September 25, 2023

Gilbert Highet on Civilisational Transmission



Gilbert Arthur Highet (June 22, 1906 – January 20, 1978) was a Scottish American classicist, academic writer, intellectual critic, and literary historian.

An excerpt from, "Gilbert Highet, the First Celebrity Classicist" By Robert J. Ball, Antigone, May 24, 2022:

Most eloquent among the sons of Scotland, educated at Glasgow and Oxford, you have for the last forty years enriched the world of classical letters with the richness of your scholarship. You have been at once a support and an ornament to humane learning in this, your adopted country. Generations of Columbia students can testify to the scope of your erudition and the precision of your wit. In nearly a score of books – doctis, Iuppiter, et laboriosis – you have charted the enduring forms and themes of literature, with a spirit as indefatigable as it is passionate. A Varro in learning, a Cicero in eloquence, you have not only defended the vitality and grace of the classical tradition, you have also embodied it.

So spoke President William McGill at Columbia University’s 1977 commencement as he awarded a D.Litt. to Gilbert Highet (1906–78), regarded in his day as the most celebrated Classical scholar in America. In an era without the internet or podcasts or YouTube, Highet became a household name, with his distinctive voice reaching a worldwide audience through his books and lectures, heard even over the airwaves.

An excerpt from the lecture below by Gilbert Highet on the value and significance of the transmission of knowledge between civilizations, giving the example of Japan in the late 19th century:

I suggest that we might understand a great deal of history by looking at groups of people as learners and teachers. I believe that much of the most drastic and potent change in our own public lives and in the history of the last two or three thousand years has been an educational and intellectual change, not a power change and not a wealth change except indirectly.

Let's take some examples. The most drastic example I can think of at present is one where a nation of thirty million people deliberately put itself to school and by doing so changed its own history and the history of the world. That was Japan.

In 1868 or say in the 1860s Japan had been sealed off from the rest of the world almost completely for many generations. That is, it had refused to learn anything from the rest of the world or teach anything to the rest of the world. There had been no communication.

Now, you and I all know the tremendous effects of what is called the opening up of Japan but what was that opening up? Did we impose power on them? Not that chiefly. Nor did they on us at that time. Did we begin to extract wealth from them or exchange goods and services with them? Yes, but that wasn't the most important thing.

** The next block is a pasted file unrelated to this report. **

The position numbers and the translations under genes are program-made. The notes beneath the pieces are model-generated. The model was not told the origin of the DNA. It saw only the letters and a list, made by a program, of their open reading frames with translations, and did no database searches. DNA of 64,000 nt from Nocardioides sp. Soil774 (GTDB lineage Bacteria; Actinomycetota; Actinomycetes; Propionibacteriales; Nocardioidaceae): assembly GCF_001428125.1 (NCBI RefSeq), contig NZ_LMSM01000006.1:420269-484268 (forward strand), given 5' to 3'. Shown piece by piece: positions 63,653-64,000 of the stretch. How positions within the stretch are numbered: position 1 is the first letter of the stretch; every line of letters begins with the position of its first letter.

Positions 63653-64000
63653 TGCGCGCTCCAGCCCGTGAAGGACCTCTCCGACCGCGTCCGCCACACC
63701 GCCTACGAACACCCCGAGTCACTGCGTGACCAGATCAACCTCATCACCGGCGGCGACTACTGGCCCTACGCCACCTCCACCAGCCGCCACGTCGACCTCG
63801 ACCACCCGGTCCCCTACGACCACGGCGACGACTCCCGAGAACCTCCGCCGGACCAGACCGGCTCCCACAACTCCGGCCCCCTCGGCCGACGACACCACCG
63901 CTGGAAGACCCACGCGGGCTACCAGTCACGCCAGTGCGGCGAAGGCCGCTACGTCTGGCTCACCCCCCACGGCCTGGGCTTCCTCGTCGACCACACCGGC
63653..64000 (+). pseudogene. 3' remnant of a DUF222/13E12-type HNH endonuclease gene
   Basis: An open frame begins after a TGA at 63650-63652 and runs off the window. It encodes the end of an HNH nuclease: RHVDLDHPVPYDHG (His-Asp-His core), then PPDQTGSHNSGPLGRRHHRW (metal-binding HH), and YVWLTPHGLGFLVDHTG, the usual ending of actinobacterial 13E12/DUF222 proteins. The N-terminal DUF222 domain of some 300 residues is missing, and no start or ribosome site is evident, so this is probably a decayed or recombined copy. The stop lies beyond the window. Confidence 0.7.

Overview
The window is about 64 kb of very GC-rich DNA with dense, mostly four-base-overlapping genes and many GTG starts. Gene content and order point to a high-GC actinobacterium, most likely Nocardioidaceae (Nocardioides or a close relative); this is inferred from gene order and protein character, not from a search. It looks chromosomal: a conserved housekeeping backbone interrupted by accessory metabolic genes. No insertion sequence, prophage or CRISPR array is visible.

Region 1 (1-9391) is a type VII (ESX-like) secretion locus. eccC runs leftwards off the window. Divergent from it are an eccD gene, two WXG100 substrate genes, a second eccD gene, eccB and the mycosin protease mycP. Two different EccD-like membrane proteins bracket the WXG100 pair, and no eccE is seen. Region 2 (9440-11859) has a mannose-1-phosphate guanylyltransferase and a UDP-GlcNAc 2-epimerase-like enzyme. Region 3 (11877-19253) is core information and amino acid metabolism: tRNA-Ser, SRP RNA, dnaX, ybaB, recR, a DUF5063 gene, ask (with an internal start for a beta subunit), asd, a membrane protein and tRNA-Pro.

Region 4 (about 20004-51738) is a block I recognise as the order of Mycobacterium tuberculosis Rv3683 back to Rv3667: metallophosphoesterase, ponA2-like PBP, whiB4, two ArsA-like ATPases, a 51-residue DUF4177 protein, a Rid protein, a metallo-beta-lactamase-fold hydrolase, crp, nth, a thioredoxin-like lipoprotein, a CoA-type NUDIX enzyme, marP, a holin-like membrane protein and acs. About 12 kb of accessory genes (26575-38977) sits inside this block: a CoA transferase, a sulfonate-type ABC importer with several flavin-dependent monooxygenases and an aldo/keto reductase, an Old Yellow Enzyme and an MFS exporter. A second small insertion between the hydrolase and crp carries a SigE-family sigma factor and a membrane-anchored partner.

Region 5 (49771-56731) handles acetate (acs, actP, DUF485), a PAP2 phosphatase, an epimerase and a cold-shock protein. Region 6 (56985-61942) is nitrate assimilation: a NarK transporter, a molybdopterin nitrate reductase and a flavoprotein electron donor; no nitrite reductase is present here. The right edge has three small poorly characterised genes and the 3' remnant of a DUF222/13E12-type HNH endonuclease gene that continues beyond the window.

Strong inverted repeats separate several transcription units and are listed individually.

The most important thing was that they suddenly decided to learn from all the rest of the world by a conscious policy. In 1868 the Emperor took an oath which was the beginning of modern Japan. It's called the Charter Oath. It ended with this extraordinary phrase. Imagine this as part of the Constitution of a country. This is the last phrase, "knowledge shall be sought for throughout the world." And that was the real meaning of Japan's opening up.

From then they had no Constitution, they had no army, they had no navy, they had no money, they had no calendar, they had no sciences except the most primitive kind. And between 1868 and roughly 1890 they sent out dozens of missions to learn from the rest of the world and imported no less than five thousand teachers into Japan to teach them all these things.

They had no Constitution, they sent out a commission which toured the United States of America and Europe and came back with a Constitution learned from the Kingdom of Bavaria.

They had no bank, no money system, they quite soon found the disadvantages of that when the Westerners got in, so they sent out another commission which came back with a model for the Bank of Japan from the Bank of Belgium. They learned how to have a bank and a finance system.

They had no army, they had a collection of clans, they sent over, as you would expect, to Germany and brought back a German military mission which created within a matter of ten years an army powerful enough to win a dangerous civil war.

They had no navy, they sent a mission over to Britain, which at that time was the leading naval power, and you know the subsequent effects of the Japanese navy. 

They had no proper calendar, they had only the Chinese calendar, they learned that also from Western nations. And so forth. 

That was, you see ladies and gentlemen, not really a political move, not an economic move, it was an intellectual move. And that changed history.

If you wish to think how much it changed history, ask yourself what would happen if other nations of the same approximate size and strategic position, say Burma or Java or Egypt, had determined as strongly to learn from Western nations.

Video Title: Gilbert Highet on Civilisational Transmission. Source: Maximus Lollius. Date Published: August 21, 2021. Description:

Gilbert Highet radio broadcast from March 1954. 

In it he discusses how the history of the world is the history of civilisations. And that inter-civilisational education and learning is a key component of a civilisation's totality.

Skip to the 3:55 mark for the lecture.